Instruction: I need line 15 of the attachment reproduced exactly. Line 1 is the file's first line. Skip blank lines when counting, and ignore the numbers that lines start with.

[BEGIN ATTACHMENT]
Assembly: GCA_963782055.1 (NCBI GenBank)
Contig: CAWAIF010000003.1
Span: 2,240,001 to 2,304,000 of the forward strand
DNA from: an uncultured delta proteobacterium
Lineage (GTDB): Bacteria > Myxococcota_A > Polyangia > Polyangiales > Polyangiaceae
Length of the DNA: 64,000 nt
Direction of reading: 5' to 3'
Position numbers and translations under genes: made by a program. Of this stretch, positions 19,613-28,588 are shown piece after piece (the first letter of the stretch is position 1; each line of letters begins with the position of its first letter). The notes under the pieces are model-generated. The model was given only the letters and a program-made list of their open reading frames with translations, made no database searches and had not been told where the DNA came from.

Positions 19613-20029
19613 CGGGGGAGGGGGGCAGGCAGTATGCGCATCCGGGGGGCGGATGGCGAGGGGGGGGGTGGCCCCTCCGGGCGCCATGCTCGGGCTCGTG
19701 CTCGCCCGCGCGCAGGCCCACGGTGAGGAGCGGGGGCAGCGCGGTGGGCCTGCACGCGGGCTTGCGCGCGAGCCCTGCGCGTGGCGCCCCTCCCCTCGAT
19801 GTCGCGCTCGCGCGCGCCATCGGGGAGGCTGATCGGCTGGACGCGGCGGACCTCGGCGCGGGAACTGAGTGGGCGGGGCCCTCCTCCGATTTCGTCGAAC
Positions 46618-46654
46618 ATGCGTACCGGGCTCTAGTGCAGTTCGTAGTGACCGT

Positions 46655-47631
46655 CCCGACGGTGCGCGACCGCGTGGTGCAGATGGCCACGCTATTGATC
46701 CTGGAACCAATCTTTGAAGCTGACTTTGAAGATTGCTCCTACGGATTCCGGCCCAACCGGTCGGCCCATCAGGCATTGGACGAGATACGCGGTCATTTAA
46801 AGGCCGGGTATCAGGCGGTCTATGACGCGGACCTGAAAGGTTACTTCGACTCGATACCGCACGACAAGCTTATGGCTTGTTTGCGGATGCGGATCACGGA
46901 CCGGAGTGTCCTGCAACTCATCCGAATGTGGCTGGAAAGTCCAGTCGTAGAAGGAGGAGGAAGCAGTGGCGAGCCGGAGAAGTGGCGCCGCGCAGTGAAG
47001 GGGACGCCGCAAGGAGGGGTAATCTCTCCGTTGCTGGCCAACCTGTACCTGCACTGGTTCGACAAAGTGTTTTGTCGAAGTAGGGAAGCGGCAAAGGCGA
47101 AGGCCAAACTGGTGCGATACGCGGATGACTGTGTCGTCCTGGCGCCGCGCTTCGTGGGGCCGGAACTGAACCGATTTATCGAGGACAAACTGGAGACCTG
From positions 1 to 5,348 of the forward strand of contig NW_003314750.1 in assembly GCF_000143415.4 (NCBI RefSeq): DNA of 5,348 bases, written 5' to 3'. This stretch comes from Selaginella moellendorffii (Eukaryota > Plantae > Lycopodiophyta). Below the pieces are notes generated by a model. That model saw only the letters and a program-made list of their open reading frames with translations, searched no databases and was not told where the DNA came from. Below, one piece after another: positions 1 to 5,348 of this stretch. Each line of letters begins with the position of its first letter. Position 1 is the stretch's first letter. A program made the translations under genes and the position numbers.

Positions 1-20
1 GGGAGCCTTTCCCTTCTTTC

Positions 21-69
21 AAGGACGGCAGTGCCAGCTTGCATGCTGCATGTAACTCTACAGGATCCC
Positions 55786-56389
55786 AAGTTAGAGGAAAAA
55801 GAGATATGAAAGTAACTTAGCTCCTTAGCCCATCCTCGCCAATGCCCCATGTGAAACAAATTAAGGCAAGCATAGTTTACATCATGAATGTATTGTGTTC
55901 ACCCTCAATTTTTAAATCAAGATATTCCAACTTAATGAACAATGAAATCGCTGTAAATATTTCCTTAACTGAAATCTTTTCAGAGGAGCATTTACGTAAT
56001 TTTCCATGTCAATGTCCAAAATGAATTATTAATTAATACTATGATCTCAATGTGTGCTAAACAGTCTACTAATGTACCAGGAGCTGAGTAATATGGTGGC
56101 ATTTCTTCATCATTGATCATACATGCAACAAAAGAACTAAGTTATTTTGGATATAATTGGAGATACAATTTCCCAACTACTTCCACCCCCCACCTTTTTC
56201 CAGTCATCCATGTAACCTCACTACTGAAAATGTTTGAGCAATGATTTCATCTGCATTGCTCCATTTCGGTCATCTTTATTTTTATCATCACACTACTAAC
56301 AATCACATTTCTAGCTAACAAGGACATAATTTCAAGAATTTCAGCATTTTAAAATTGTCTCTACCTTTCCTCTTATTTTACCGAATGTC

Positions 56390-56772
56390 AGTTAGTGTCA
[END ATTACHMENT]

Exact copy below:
Positions 46655-47631